A History of Archaeology in Kentucky’s Capitol City

By Nicole Konkol, Archaeologist

Anybody who knows my name knows how much I LOVE Frankfort. I’ve been a part of the community here for going on three years now and have compiled a lot of little tidbits about archaeology in the area. There is NO way I can get it all in a single coherent blog. But, I thought it would be fun to share with you a glimpse of some archaeology at the core of the Capitol City. For context, check out this groovy map of the three National Register of Historic Places (NRHP) districts. These districts are considered significant primarily for their architecture, but let’s look at what we’ve got going on archaeologically. These are rough estimates based on previous archaeological investigations in the area. It is likely that more work has been done than is reflected here, and it’s a sure thing that there are more archaeological sites out there that have not yet been documented.

(Image courtesy of the City of Frankfort)
  • Documented Archaeological Investigations = 11
    (Plus one that was just completed for the TIGER Grant/Second Street
    Corridor)
  • Documented Archaeological Sites in Historic Districts = 31
    (At least nine are either listed on or eligible for listing on the NRHP)

So, here is a quick glimpse at a few of the sites in Frankfort’s downtown area.

(Photograph courtesy of Franklin County Fiscal Court)

The Public Square, aka the lawn in front of the Old State Capitol, is not only an archaeological site, but a National Historic Landmark. This spot is one of my all-time favorites in Frankfort because it was in use as a public square as long ago as the 1830s, and it was still being used as a public square last weekend. We are fortunate it is protected for all of us under the Kentucky Antiquities Act (Kentucky Antiquities Act: KRS 164.705 – KRS 164.735; KRS 164.990).  The Act protects archaeological sites on state or locally owned or managed property.

(Photograph courtesy of Liberty Hall Historic Site)

In the late 70s, grant monies were awarded to Liberty Hall for a restoration project. Detailed archaeological investigations were conducted in conjunction with the work. Archaeological features dating to the time of the Brown Family occupation of the property were identified including cellar entrances, cisterns, privies, and more. These features tell archaeologists (and you) more about the layout of the entire property and how it was used by the Brown family when they lived here. For more information, please visit the Liberty Hall Historic Site webpage.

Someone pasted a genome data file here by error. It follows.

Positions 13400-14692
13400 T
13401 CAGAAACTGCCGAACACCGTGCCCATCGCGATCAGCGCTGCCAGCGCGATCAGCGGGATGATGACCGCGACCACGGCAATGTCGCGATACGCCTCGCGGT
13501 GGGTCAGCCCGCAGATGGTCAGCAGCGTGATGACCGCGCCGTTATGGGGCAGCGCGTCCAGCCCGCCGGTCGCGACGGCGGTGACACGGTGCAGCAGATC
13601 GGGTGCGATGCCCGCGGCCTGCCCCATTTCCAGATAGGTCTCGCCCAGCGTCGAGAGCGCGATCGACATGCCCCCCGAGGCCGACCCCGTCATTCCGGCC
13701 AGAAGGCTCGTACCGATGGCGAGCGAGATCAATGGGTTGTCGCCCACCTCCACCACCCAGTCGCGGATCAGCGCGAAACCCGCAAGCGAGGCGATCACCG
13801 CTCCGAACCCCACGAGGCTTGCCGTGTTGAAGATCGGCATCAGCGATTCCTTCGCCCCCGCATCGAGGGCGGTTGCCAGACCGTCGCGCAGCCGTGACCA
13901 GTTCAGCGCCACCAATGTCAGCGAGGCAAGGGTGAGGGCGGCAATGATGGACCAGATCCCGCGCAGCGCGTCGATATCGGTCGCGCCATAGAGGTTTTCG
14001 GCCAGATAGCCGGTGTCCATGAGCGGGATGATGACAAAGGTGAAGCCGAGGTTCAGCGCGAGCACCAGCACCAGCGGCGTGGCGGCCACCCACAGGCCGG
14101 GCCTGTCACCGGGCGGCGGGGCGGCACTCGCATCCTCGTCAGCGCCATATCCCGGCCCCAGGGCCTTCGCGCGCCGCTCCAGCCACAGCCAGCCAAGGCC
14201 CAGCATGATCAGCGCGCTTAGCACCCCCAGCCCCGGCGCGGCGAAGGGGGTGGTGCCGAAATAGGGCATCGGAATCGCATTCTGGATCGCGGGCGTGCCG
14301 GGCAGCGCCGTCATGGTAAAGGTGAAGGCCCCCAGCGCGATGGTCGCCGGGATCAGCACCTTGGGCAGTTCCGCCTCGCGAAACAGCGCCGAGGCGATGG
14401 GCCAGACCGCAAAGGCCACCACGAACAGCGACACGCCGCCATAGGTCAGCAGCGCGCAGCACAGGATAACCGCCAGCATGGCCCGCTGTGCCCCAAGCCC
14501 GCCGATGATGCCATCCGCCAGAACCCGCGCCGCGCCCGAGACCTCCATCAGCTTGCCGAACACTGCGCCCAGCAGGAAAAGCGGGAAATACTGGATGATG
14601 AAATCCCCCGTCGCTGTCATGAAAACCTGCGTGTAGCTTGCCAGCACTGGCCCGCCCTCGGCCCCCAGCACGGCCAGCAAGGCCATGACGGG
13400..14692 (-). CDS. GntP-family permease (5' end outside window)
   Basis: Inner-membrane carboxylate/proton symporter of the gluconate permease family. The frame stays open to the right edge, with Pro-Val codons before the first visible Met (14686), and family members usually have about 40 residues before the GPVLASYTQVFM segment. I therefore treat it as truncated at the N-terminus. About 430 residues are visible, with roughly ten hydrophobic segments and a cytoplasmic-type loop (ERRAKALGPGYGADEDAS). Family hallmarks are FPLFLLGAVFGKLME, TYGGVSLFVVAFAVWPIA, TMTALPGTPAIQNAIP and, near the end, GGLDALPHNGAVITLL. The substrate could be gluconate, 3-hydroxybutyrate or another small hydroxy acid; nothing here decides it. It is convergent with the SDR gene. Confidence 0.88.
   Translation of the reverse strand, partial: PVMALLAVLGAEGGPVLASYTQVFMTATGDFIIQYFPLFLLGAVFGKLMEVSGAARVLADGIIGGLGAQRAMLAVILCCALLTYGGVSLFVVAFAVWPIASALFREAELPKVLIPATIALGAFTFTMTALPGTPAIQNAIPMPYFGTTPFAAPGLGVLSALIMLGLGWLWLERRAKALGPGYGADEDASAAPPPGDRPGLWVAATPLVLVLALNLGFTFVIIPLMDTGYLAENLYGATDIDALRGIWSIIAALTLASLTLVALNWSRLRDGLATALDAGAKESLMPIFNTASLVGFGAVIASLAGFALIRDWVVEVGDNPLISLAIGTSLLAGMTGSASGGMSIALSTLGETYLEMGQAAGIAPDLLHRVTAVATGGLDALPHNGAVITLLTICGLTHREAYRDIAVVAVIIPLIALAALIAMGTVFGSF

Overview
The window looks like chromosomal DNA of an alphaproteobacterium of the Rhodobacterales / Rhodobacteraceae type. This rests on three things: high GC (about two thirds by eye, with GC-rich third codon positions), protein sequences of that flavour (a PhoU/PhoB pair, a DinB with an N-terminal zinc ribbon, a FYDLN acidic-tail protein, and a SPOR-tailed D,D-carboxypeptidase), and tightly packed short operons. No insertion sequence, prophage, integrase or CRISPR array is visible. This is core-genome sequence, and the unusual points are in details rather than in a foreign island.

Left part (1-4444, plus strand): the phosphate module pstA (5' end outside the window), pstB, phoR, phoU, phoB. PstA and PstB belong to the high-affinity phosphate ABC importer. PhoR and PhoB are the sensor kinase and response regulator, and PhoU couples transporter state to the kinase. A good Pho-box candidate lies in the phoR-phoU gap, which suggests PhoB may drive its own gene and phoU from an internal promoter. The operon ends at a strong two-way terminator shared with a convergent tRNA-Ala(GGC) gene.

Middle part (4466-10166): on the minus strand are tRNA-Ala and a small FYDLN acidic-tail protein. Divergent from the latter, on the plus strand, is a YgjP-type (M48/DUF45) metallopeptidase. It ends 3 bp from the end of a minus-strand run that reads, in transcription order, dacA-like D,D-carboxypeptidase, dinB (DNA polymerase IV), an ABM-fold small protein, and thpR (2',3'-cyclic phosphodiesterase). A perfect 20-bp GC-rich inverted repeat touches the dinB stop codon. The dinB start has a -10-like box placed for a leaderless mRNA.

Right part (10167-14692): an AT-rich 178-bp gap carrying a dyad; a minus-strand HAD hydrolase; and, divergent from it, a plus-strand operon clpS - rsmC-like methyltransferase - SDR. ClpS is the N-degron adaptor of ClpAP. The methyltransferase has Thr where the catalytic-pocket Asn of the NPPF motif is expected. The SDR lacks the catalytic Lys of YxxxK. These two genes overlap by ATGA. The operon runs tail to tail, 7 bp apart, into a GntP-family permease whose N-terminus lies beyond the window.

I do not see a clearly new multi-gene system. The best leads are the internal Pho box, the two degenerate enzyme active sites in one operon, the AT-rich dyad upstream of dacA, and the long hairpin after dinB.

(Photograph courtesy of The Capital City Museum)

Perhaps the most interesting discovery I made while perusing through previous archaeological research came from a report drafted on archaeological sites within a portion of Leslie Morris Park, just north of the historic districts. As Frankfortonians, most of us are familiar with Fort Hill, but did you know that there are actually other significant archaeological sites along the southwest face of the hill? The following information comes from an archaeological investigation conducted on behalf of the City of Frankfort’s Department of Parks and Recreation.

Shortly after the Civil War, the 19th century Weber Farmstead was situated on the west half of the hill. The property was sold in 1866 to Robert Martin, Henry Samuel, Tab Smith, and John H. Thomas, a group of African-American freemen. From 1879 to 1883, the Colored Baptist Denomination of Kentucky owned the property. Following that, the property was again deeded to Peter Smith and then, Tab Smith until 1895. I sure would love to know more about this farmstead and its owners.

Other cultural resources in the Leslie Morris Park area include the 19th century Edwards Farmstead and the former and current location of the Old Frankfort Cemetery. There are stone fences like the one shown in the picture above in the park as well.

If you are curious about archaeology in Frankfort, or archaeology in general, please reach out to me by emailing FrankfortArchaeoNic@gmail.com.

Your Friendly Neighborhood Archaeologist
Nicole Konkol

Information on previous archaeological investigations in Frankfort was gleaned from the following:

1993 
Esary, Mark E., William A. Huser, Jr. (Sure miss you), and John F. Scarry
A Phase I Subsurface Cultural Resource Reconnaissance of Portions of Seven City Blocks for the Proposed South Frankfort Floodwall, Franklin County, Kentucky

2012 
Wetzel, Melinda King, Anne Tobbe Bader, and William G. Hill
Phase I Archaeological Survey and Cultural-Historic Survey of the Proposed Louisville Road Storm Water Line, Frankfort, Franklin County, Kentucky

2013
Stottman, M. Jay, Eric J. Schlarb and Kim A. McBride
An Archaeological Survey of Leslie Morris Park, Frankfort, Franklin County, Kentucky

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